Maureen Murdock, a psychotherapist who deals mostly with women, says the masculine, like the feminine, is an archetypal force, a creative force that lies within all of us. When we start to heal our wounds, we start to develop a relationship with our positive inner masculine. This positive inner masculine energy supports us with compassion and strength as we heal our tired egos. (You were supporting him!) This allows us to reclaim our deep feminine wisdom. But the positive “Man with Heart” will only emerge when we begin to honour our feminine nature. With courage, patience, humility, and time, our masculine and feminine energies will eventually merge. Murdock calls this “the sacred marriage.” It’s a marriage between our ego and our self. She says it’s the job of the heroine to heal the imbalance within herself by bringing “the light of consciousness into the darkness.” She writes, “This requires a conscious sacrifice of mindless attachments to ego power, financial gain, and hypnotic, passive living.” The challenge many women have is one of acceptance. We have to accept the nameless, unloved parts of ourselves that have become tyrannical. Everyone has “dragons” lurking in the shadows. “It is the job of the heroine to enlighten the world by loving it – starting with herself.” We have to become spiritual warriors. This means we must “earn the delicate art of balance and have the patience for the slow, subtle integration of the feminine and the masculine aspects of ourselves. When we can serve the needs of others and value and be responsive to our own needs as well, that is the sacred marriage of the feminine and the masculine.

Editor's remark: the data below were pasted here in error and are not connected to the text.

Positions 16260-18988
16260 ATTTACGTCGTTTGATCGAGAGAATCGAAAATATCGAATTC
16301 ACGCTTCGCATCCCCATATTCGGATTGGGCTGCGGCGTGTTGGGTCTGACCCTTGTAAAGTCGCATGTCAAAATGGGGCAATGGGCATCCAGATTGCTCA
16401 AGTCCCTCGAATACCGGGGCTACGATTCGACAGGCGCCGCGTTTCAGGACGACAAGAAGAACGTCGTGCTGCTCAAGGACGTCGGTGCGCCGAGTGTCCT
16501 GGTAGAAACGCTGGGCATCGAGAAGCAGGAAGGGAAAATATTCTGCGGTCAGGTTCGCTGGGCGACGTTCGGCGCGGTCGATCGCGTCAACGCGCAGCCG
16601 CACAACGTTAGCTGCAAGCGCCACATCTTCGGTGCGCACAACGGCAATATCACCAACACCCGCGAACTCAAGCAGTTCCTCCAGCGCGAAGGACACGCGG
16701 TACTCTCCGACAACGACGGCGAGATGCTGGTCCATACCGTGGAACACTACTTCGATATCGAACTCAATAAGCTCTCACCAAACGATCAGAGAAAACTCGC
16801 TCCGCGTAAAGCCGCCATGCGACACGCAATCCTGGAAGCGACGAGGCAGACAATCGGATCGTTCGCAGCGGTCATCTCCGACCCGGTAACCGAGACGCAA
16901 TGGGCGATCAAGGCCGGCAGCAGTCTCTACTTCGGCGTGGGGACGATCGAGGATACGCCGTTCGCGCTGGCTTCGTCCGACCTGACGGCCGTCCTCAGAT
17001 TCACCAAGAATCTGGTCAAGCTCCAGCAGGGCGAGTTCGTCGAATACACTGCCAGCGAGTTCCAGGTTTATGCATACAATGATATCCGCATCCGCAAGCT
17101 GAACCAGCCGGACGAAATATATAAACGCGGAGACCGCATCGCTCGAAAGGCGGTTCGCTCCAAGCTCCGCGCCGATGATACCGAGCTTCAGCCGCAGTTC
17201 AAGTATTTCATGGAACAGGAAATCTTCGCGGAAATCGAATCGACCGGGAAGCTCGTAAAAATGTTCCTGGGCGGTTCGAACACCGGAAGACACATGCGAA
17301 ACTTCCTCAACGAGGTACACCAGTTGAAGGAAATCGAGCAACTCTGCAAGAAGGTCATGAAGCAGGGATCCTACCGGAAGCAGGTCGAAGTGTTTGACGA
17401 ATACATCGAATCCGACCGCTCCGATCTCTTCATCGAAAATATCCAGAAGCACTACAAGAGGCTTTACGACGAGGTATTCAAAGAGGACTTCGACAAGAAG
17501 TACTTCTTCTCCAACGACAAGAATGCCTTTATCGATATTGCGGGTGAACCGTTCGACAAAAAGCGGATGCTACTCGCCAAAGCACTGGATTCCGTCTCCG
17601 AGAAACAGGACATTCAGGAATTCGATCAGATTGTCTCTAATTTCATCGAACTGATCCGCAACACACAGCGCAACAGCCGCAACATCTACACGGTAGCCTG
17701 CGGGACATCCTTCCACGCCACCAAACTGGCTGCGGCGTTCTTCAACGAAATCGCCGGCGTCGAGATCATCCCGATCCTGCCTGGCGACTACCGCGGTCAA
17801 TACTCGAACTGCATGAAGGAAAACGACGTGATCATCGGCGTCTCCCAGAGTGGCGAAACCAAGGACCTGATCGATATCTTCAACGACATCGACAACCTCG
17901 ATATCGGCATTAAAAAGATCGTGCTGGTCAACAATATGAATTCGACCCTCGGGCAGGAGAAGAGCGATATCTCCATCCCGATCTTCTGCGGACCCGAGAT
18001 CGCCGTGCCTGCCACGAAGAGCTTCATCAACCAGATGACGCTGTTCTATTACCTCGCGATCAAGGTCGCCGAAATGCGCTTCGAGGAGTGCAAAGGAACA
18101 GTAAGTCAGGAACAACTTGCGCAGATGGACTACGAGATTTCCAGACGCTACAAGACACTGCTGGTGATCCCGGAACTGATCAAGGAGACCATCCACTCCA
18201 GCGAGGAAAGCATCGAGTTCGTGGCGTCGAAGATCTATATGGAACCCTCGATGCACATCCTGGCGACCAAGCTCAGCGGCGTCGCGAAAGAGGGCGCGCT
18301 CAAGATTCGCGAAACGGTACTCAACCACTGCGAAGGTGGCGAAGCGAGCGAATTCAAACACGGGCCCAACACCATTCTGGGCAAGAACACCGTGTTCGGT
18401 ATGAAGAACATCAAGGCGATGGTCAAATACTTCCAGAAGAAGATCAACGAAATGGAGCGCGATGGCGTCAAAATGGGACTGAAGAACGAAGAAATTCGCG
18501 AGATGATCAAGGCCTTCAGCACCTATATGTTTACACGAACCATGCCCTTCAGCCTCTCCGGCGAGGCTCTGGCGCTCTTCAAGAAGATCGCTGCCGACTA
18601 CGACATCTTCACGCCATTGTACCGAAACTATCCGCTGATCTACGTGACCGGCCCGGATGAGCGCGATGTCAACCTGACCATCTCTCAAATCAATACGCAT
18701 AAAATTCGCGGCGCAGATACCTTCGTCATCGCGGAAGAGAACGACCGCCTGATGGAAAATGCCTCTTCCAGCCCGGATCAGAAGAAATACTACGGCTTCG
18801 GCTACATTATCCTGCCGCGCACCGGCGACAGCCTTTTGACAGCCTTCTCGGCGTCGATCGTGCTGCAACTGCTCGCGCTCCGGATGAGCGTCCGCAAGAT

This comes from Murdock’s book The Heroine’s Journey. You might want to give it a read. I loved it. It helped me a lot on my own personal journey.